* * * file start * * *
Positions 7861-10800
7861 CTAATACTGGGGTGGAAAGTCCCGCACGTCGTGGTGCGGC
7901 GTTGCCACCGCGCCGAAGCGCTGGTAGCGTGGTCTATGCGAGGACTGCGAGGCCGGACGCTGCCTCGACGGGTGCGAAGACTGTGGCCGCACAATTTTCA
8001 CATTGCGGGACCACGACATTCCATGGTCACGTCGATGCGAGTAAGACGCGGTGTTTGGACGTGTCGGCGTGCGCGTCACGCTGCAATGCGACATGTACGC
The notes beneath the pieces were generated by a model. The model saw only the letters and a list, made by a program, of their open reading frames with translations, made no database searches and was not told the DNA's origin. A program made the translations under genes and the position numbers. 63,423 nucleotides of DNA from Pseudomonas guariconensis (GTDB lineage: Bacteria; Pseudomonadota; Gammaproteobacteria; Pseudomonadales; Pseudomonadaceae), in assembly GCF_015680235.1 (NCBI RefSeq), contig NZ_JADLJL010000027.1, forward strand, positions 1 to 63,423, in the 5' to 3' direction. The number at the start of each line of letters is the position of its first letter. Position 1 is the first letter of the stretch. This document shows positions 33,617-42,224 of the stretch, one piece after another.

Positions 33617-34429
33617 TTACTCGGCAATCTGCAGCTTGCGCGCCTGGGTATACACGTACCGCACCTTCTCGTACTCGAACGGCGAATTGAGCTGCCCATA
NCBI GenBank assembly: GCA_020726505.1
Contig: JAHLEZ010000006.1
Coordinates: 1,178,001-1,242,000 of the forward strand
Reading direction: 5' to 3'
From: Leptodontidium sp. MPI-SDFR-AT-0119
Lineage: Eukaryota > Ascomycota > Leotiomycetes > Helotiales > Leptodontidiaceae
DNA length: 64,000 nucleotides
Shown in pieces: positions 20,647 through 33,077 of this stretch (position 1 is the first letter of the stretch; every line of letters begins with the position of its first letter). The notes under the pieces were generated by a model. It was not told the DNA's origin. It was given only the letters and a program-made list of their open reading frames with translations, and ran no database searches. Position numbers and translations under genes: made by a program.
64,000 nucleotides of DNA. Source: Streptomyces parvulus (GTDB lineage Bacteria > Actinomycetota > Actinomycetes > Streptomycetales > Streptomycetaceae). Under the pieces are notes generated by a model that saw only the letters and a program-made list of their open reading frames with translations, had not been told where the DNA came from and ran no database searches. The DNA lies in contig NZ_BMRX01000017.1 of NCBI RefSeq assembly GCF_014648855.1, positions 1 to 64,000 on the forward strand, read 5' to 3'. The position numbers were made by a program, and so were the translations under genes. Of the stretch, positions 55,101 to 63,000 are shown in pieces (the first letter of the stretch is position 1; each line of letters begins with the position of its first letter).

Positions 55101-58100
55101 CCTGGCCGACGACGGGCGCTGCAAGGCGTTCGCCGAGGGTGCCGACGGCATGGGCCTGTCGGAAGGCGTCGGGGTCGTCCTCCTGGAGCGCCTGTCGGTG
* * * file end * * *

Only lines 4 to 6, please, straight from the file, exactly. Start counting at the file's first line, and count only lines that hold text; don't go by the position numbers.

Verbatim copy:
8001 CATTGCGGGACCACGACATTCCATGGTCACGTCGATGCGAGTAAGACGCGGTGTTTGGACGTGTCGGCGTGCGCGTCACGCTGCAATGCGACATGTACGC
The notes beneath the pieces were generated by a model. The model saw only the letters and a list, made by a program, of their open reading frames with translations, made no database searches and was not told the DNA's origin. A program made the translations under genes and the position numbers. 63,423 nucleotides of DNA from Pseudomonas guariconensis (GTDB lineage: Bacteria; Pseudomonadota; Gammaproteobacteria; Pseudomonadales; Pseudomonadaceae), in assembly GCF_015680235.1 (NCBI RefSeq), contig NZ_JADLJL010000027.1, forward strand, positions 1 to 63,423, in the 5' to 3' direction. The number at the start of each line of letters is the position of its first letter. Position 1 is the first letter of the stretch. This document shows positions 33,617-42,224 of the stretch, one piece after another.

Positions 33617-34429